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Kurrent—500 years of German handwriting


Ralf Herrmann


Kurrent is a style of connected hand-writing that was used between the 15th and 20th century, especially in the countries using the German language. The style is based on late medieval cursive writing and can be understood as the written counterpart to blackletter typefaces …

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Just like blackletter, Kurrent is characterized by its abrupt changes of directions. In addition, the letters are almost always connected. Gaps are avoided and also writing over the same stroke again—whether it be on the paper itself or in the air. In cases, where this would happen in the Roman style of cursive writing, Kurrent just uses strokes beside each other.

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Standard Kurrent letters as they would appear around 1900

kurrentdevelopment.gifThe development of the Kurrent style over more than 500 years

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A writing master’s Kurrent (Johann Gottfried Koeppel, 1781)

Kurrent was also a style of the writing masters of the time and they embellished the type with decorative swashes for caps, ascenders and descenders. This gave the style it’s typical proportions with a rather small x-height. With these features fully developed over time, Kurrent became its own branch within the Latin script. The small x-height in connection with the zig-zag patterns and similar letter shapes made the type style more decorative than legible. 

leichtigkeit.jpgBlackletter and Kurrent in a type specimen from the type foundry of Karl Tauchnitz, 1825

sampleletter.jpg

When learning to write German, people would have to learn the Roman block letters and cursive, as well as blackletter and Kurrent, which were the most-used styles for written and printed German. Therefore their colloquial name became “Deutsche Schrift” (German Script). This semantic differentiation between “Latin script” and “German Script” was later misused to support the growing nationalistic ideology at the end of the 19th century and in the first half of the 20th century. The so-called German script was glorified as unique and superior creation of the German people and used as nationalistic symbol. 

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German postcards in Kurrent

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From the magazine Die zeitgemäße Schrift, which was published between 1928 and 1943

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Books in Kurrent from the publisher Alexander Duncker Verlag, Weimar

Sütterlin

At the beginning of the 20th century the teaching of Kurrent was reformed. The proportions of Kurrent in connection with the influence of the steel pen were neither very legible nor a good foundation for a characteristic personal hand-writing style. The German graphic designer Ludwig Sütterlin developed a set of reformed alphabets for the ministry of culture of the state of Prussia. The Kurrent alphabet was introduced in 1915. In the 1930s it had become the dominant writing style for teaching to write German. Even though Ludwig Sütterlin had also created a Latin alphabet for schools, his name became a synonym for his the Kurrent style.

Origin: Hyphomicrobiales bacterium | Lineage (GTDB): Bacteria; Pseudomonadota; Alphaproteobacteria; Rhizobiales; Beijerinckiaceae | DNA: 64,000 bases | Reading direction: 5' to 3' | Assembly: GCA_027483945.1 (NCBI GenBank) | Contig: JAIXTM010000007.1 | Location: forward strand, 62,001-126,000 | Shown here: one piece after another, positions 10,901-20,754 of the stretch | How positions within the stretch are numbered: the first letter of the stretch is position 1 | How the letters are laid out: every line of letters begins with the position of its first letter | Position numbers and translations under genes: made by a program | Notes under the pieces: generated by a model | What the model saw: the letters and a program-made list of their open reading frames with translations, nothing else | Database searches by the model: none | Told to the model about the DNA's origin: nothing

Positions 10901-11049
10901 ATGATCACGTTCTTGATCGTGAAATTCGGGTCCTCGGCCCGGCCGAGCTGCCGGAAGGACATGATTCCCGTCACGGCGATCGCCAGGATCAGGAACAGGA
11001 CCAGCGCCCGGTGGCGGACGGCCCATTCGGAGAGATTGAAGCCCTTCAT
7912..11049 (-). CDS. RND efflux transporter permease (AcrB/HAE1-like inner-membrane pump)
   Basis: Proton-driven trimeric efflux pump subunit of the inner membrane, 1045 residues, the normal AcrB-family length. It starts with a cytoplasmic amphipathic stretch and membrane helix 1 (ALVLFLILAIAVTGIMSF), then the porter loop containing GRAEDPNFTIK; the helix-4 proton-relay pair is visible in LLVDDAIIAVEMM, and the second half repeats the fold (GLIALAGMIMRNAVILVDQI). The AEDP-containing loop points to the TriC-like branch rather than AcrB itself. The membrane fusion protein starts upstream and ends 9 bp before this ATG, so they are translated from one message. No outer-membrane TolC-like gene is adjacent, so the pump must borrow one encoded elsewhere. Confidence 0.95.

aeg.jpgSütterlin writing in a children’s cook book

Sütterlin did not try to invent new letters. Instead he modified the existing Kurrent style to make it easier to write and read. The general design of the letters remained basically unchanged. But the proportions were changed to a simple and more legible 1×1×1 ratio (ascender/x-height/descender). Beginners now wrote the letters upright and with a Redis pen without any pressure modulation while writing. 

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Beginner’s Sütterlin alphabet 

The use of Sütterlin and blackletter typefaces was actively supported and even demanded, when the Nazis gained power in 1933. The publishers of school books had to use blackletter typefaces and had to focus on Kurrent writing—Jewish publishers on the other hand were not allowed to use any so-called “German typefaces”. So during the 1930s blackletter and Kurrent writing were on the rise again and the political connotations of this use became more and more prominent. 

edelmann.jpgSütterlin store signage (“Edelmann”)

schmetterling.jpgA children’s book from 1945

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Because of their connections, Kurrent and Sütterlin were not easy to be designed as metal typefaces, but they were offered and used nevertheless. 

Type foundries also reacted quickly to the ideological influence on the type use. Shortly after the Nazis gained power, a new style of modernized blackletter typefaces was offered from various foundries. It is now colloquially known as Schaftstiefelgrotesk (“combat boot sans serif”). This name also shows how strong the connotations between the type style and politics of the Nazi era still are. 

schaftstiefelgrotesk.jpg
Two examples of the modernized blackletter typefaces of the 1930s. Left: Gotenburg, right: Element

Offenbacher Script